As a final wrap up the crew and MB did well handling the wide range of sailing conditions.  We had excellent sail changes and McGivered our way out of several tough situations, both before the race and on the course. Unfortunately our lack of course experience and some untimely gear failures knocked us way down in the final standings.  However, we achieved the primary objective of having fun and demonstrated to the Victoria shore crew that we really were a "Drinking Team with a Sailing Problem".  This crew will be back for many more Swiftsure races!

Prologue:  Swiftsure has an amazing website and race tracking system.  You can replay the entire race, and watch MB, here.

STYC Race To The Straits

The 2015 racing season has started off slower than planned due to work and family commitments.  However, Shawn and Jason weren't going to miss one of their favorite races of the year: the Sloop Tavern's Race to the Straits.  The Monkeybones Racing Team can trace its roots to the 2012 STYC RTTS, which was the first race Jason and Shawn did together (it was Jason's first race ever) so this event has become a way to mark time, and this was our fourth consecutive outing.

This year there were 111 boats signed up with nine boats in our class and two boats having the same rating (PHRF of 81) as Monkeybones: competimates Different Drummer and Kotuku. It was a brilliant day with clear skies and 8-10 kts from the north, forecast to rise to 15 kts in the afternoon. The RTTS is a rolling start based on PHRF so by the time we crossed the line at 9:25:15 the fleet was all over the course riding an ebb in the morning, which was going to switch to a flood around noon.  After an even start the three of us (DD and Kotuku) headed to the left (west) side of the course and then we tacked MB back east chasing stronger pressure. Having done only one other race (and not practicing) this year it took a while - like half of the first day - to get MB into a groove.  Kotuku rode up the east side while DD guarded the middle and we futzed around on the east side looking for a lift up the eastern shore.  We eventually gave up and crossed back to the west side and dueled with some boats between Apple Tree Pt and Point No Point.  The boat was slow and both DD and Kotuku were well ahead of us.  We tacked back into the middle of the channel and were able to get the boat powered up in the 15 kts of wind with the #1 driving us along nicely.  As we approach the mid-way mark at Double Bluff we gained on a bunch of boats and did a great job of working the inside wind and currents past the mark, which is always a cluster with too many boats in too small a space with too much current.  Jan did a great job of posting up here to take shots of the fleet and we've included some links below.  By this time the current had switched and was squarely on the nose and building fast so everyone worked up the inside of Mutiny Bay to find relief.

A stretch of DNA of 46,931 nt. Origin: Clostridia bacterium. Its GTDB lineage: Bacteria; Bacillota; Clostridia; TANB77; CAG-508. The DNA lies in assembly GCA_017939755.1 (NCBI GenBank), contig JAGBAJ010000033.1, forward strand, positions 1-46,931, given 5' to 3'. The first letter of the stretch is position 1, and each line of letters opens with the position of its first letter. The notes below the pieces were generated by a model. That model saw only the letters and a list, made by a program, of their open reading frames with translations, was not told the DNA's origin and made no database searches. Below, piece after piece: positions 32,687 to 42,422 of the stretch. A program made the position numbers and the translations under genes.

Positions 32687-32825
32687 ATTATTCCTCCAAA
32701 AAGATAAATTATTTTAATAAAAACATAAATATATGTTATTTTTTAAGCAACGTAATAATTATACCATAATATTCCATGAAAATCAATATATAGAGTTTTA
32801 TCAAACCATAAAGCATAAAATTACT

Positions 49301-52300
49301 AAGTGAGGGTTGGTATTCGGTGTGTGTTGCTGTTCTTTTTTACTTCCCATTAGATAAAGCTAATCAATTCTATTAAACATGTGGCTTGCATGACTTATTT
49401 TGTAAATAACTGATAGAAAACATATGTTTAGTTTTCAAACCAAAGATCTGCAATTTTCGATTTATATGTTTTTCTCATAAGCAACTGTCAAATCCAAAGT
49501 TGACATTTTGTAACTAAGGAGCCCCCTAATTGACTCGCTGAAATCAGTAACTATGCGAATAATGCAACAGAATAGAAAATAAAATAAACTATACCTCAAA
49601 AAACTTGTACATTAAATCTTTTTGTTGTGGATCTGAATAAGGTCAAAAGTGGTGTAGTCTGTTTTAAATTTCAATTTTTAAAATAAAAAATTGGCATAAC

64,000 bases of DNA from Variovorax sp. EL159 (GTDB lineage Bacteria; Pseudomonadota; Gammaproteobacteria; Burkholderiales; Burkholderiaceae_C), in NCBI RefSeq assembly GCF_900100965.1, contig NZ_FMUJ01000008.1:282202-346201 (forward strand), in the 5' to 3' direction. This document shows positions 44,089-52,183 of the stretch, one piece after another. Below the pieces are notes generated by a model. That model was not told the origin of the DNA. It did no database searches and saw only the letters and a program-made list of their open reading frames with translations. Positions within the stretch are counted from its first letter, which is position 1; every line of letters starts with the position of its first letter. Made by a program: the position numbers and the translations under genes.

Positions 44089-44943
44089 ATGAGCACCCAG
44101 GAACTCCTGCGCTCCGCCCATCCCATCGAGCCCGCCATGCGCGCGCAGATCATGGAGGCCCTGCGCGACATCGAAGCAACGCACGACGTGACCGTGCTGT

Photo Link: Here's a good shot of MB (sail number 30925) at the mark in front of a REALLY NICE J-122 (can you say UPGRADE!)
Photo Link: Great shot of MB coming upwind along the shore in Mutiny Bay